Recently the largest trade agreement in history has been signed, at least for the population involved. If a few years ago we spoke that the agreement between Mercosur (Argentina, Brazil, Paraguay and Uruguay) and the EU would be the largest trade agreement in the world in terms of population involved by including 773 million people, the RCEP (Regional Economic and Cooperation Partnership) agreement it has left it short, involving more than 2,200 million people, 30% of the world’s population.
This leaves other agreements such as the EU, or those with the EU with Japanny Mercosur or the agreement between the US, Mexico and Canada (also known informally as NAFTA 2.0). It is not only the population size of the economies involved in the agreement, but the growth potential that they will have in the coming years.
This agreement involves ASEAN countries (Indonesia, Malaysia, Philippines, Singapore, Thailand, Brunei, Vietnam, Laos, Burma, and Cambodia), to China, Japan, South Korea, Australia and New Zealand. For a time India was also going to join, with 1.3 billion inhabitants it would add a brutal weight to the agreement, but for now it has withdrawn. It remains to be seen whether in the next few years they will be able to involve this giant in their agreement.
What does the RCEP mean?
RCEP may not be as ambitious as many other trade agreements, as it involves only an elimination of tariffs on 90% of products. It includes provisions regarding telecommunications, financial services, professional services and electronic commerce. However, it does not homologate regulations or include environmental provisions. In addition, many of these countries already had trade agreements with each other, so what it does is consolidate trade relations. If it is true that trade friction between these countries decreases, since a product made in Indonesia with Australian components could be taxed by tariffs when exported to Malaysia, for example.
Also is true that relations between some member countries are not very good. Australia and China have a pretty strained relationship at the moment. Like Japan and South Korea. It is true that it has been a great achievement to include countries like Japan and China in the same trade agreement.
We are also talking about the whole of several of the economies that are expected to grow the most in the coming decades. By 2050, The world’s major economies are expected to be China, India, the US, and Indonesia. Brazil, Russia, Mexico, Japan, Germany and the United Kingdom (in this order). This deal would involve three of them, four if they ever get India to join.
With this, more stagnant economies such as Japan are linked to economies with a higher growth rate such as Indonesia, whose companies have greater ease when accessing more developed markets and with higher disposable family income such as New Zealand or South Korea.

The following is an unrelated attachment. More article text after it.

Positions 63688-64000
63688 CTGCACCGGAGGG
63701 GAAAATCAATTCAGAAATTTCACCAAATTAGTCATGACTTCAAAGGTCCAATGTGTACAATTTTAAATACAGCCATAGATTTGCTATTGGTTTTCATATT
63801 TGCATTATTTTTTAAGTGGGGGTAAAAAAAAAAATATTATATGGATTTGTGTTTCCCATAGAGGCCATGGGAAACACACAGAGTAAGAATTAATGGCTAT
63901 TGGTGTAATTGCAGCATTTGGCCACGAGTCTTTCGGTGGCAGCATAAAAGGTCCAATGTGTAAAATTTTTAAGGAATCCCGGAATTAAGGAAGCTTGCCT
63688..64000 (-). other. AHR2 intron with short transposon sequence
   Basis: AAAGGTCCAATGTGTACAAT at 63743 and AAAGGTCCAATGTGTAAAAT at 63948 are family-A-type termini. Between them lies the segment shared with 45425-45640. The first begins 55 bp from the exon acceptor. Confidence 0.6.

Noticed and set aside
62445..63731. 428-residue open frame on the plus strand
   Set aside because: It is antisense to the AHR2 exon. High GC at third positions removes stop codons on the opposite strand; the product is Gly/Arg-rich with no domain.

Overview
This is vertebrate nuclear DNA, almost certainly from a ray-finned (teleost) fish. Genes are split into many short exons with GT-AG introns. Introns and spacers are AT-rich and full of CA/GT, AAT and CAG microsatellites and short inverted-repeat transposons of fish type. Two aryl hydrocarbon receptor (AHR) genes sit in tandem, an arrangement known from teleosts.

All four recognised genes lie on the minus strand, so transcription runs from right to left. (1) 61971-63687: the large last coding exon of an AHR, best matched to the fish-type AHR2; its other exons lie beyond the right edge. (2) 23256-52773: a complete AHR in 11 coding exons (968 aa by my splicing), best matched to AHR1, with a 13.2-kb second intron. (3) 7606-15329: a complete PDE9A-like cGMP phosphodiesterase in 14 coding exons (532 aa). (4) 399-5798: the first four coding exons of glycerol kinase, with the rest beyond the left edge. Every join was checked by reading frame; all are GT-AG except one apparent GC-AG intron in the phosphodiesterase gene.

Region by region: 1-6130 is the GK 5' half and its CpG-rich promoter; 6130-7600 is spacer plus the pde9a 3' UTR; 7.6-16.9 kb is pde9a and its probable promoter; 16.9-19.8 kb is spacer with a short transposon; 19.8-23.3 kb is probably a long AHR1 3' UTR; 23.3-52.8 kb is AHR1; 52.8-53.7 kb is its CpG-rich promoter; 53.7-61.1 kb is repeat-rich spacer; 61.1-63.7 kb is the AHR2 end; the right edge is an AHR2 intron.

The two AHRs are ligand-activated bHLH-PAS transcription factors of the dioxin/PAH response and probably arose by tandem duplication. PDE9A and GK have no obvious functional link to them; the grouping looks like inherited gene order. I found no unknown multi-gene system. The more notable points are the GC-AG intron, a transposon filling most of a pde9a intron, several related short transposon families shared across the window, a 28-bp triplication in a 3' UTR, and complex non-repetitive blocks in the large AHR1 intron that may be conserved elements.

When the US withdrew from the Trans-Pacific agreement, it left China free
We can remember the Trans-Pacific Economic Cooperation Agreement. This agreement, promoted by the Obama administration, was designed to orient the Pacific economies more towards the US in the face of growing Chinese influence. The Trans-Pacific agreement also included Latin American countries, thereby forming the germ of a trade agreement that would make the Pacific the new center of the world.
The member countries were to be Australia, Brunei, Canada, Chile, Japan, Malaysia, Mexico, New Zealand, Peru, Singapore, Vietnam and the US. Other countries such as Colombia, the Philippines, Thailand, Taiwan, South Korea, Indonesia, Sri Lanka, China and even the United Kingdom have declared their interest or intention to join. This agreement would have united the third, seventh and eighth economic powers and could have come to rival the magnitude of the RCEP. But in 2017, the US withdrew from the agreement, leaving it on a dead end, only Japan and New Zealand came to ratify it.
This movement has allowed China to take commercial leadership, as we already indicated that it could happen.. China is one of the main beneficiaries of this agreement by reducing its economic dependence on the United States. It also begins to open the door to other, deeper trade agreements or with other more distant countries, such as Africans or Europeans.
Ask readers Will the US be able to counter this trade agreement with another in the Pacific countries?
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